Andrei Vasilevskiy's dreams are coming true

St. Louis Blues' Brayden Schenn, left, is unable to score past Tampa Bay Lightning goalie Andrei Vasilevskiy during the second period of an NHL hockey game Tuesday, Dec. 12, 2017, in St. Louis. (AP Photo/Jeff Roberson)
St. Louis Blues' Brayden Schenn, left, is unable to score past Tampa Bay Lightning goalie Andrei Vasilevskiy during the second period of an NHL hockey game Tuesday, Dec. 12, 2017, in St. Louis. (AP Photo/Jeff Roberson)
Published Dec. 13, 2017

GLENDALE, Ariz — Nikita Kucherov's toughest challenge isn't facing Canadiens goalie Carey Price, or Columbus' Sergei Bobrovsky.

It comes in practice against Andrei Vasilevskiy.

"I've been saying, I thought he was going to be the top goalie in the league in a year or two - but he is right now," said Kucherov, the NHL's leading goal scorer. "I feel if you can score on Vasy you can score on any goalie in the league."

Not many are scoring on Vasilevskiy these days. The Lightning goalie is off to a historic start. His 3-0 victory over the Blues Tuesday night gave him a league-high 20 wins, making him the sixth goalie in NHL history to reach that mark in his first 25 starts.

Vasilevskiy is the league leader in goals against average (2.15) and save percentage (.933). NHL Network analyst Kevin Weekes says he might be his favorite for the Vezina Trophy as the league's top goalie.

Kucherov and captain Steven Stamkos are likely locks for January's All-Star Game in Tampa. Both say Vasilevskiy should be there, too.

"There's no question who we'd vote for in here," Stamkos said.

"This guy is an All Star, this guy is a Vezina Trophy goaltender," said NBSCN broadcaster Brian Boucher, a former NHL goalie. "I'd be shocked if at the end of his career, we're not talking about several Stanley Cups in his resume. I really think he's that good."

This is all a dream come true for Vasilevskiy, 23, who spent a couple years behind Ben Bishop before the Lightning dealt Bishop before the trade deadline last season.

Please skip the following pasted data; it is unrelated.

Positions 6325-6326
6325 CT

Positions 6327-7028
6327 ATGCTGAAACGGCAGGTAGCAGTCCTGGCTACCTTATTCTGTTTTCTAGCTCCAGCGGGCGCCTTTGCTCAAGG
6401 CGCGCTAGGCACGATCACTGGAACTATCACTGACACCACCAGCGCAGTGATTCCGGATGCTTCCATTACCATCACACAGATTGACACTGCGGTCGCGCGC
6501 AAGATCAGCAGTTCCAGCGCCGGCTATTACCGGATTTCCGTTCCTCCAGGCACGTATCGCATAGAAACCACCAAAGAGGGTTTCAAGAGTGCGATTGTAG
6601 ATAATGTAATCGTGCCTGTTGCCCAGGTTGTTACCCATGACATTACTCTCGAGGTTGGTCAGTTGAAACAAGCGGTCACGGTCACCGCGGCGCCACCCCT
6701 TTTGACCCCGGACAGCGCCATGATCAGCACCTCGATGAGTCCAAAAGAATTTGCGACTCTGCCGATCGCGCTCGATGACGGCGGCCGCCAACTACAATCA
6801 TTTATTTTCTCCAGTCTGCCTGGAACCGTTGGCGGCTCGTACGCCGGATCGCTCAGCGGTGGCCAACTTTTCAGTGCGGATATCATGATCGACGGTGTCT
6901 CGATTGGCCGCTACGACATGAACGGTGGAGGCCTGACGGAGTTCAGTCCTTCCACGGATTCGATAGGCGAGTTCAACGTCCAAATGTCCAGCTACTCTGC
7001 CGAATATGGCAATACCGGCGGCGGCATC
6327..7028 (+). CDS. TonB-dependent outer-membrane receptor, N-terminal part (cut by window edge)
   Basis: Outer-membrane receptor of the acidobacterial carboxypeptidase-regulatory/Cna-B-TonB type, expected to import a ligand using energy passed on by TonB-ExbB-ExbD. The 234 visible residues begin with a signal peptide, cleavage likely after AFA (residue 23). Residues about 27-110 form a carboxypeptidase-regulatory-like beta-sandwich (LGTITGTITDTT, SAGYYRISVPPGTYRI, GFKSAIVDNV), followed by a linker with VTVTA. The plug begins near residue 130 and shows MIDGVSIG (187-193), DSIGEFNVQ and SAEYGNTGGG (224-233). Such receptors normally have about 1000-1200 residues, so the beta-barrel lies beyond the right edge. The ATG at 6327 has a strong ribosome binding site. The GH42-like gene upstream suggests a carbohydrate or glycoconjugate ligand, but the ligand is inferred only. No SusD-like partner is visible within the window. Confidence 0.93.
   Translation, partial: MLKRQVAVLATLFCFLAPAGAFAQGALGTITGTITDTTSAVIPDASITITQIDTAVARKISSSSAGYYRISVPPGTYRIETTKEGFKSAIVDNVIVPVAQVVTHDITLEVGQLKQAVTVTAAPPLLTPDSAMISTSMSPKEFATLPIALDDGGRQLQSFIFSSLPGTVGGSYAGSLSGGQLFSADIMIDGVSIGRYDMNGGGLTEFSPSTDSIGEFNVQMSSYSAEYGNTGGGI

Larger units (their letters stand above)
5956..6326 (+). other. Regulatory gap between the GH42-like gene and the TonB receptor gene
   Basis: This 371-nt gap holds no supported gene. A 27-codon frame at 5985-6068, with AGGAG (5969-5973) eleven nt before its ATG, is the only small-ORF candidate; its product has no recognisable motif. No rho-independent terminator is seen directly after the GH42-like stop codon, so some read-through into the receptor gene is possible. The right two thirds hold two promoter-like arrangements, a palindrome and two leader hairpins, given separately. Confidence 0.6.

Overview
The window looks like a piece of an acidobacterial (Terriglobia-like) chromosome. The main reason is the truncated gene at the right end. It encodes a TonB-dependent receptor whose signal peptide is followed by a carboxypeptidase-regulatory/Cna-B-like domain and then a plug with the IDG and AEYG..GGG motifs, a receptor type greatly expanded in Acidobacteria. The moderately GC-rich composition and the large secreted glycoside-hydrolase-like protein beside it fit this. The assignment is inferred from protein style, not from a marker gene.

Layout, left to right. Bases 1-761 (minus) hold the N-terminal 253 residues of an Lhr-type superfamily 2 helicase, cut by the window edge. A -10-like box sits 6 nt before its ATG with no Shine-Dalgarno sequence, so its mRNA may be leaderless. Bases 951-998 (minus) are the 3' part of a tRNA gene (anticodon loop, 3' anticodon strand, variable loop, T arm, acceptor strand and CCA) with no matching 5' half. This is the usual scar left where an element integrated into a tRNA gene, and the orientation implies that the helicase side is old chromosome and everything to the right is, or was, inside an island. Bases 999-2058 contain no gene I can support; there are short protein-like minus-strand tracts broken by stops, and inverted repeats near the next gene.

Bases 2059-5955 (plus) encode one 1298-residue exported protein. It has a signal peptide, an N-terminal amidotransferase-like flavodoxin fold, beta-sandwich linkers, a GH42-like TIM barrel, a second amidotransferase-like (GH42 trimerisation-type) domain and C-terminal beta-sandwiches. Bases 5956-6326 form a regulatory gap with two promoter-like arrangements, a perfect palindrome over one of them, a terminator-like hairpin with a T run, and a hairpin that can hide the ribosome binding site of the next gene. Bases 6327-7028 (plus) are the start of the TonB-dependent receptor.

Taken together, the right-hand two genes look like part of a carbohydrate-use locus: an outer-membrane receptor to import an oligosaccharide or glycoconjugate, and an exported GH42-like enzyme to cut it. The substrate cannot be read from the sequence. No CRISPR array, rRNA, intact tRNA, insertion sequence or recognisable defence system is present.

"I'm having so much fun so far," Vasilevskiy said. "But it's a long season."

(RELATED: Lightning blanks the best of the West)

Vasilevskiy said his main adjustment in becoming No. 1 has been a mental one. Not getting too high after strong streaks, or down after bad goal or two. You mention making the All-Star team, and Vasilevskiy admits it's "one of my hockey dreams."

"But I just play my game," he said. "After two months, we'll see."

Vasilevskiy said it helps he's played so much, keeping him from over-thinking. He's started 25 of the team's 30 games, a workload he embraces.

"I'm young, so I can handle it," Vasilevskiy said. "It's more difficult for my mind. There are a lot of things that appear in your mind, you've got to handle it, be prepared. You can't think, if you win a couple games, you can't think you'll win the next game for sure. I've got to be tough mentally."

Physically, Vasilevskiy has made adjustments in his preparations that help him stay fresh. He's being smart with his time in the gym, knowing when to take a morning skate.

Vasilevskiy appears even more calm in net. Part of it is that Lightning goalie coach Frantz Jean said Vasilevskiy has improved on identifying shooters and handling the forecheck. Vasilevskiy is still no Bishop in terms of puck-handling, but is much better.

Stay updated on Tampa Bay’s sports scene

Stay updated on Tampa Bay’s sports scene

Subscribe to our free Sports Today newsletter

We’ll send you news and analysis on the Bucs, Lightning, Rays and Florida’s college football teams every day.

You’re all signed up!

Want more of our free, weekly newsletters in your inbox? Let’s get started.

Explore all your options

And Vasilevskiy is more mature in handling his in-game emotions, something that rubs off on teammates.

"He's really mentally strong," Kucherov said. "He gives up a goal, he stays calm. Doesn't matter if we're down 2-0, he still thinks it is 0-0. He doesn't think about it."

(RELATED: The switch that gave Tyler Johnson a boost.)

Vasilevskiy approaches practices with the same compete level as games. Teammates dub him the "Big Cat" for his quick catlike reflexes, which he uses to thwart even their post-practice shootout attempts.

"They start to celebrate when they score, and I'm just really (ticked)," Vasilevskiy said, smiling. "But it's fun too. We make each other better."

And Vasilevskiy one of the best.

"I knew he was going to be good," Kucherov said. "I didn't know he was going to be unbelievable."

Contact Joe Smith at Follow @TBTimes_JSmith.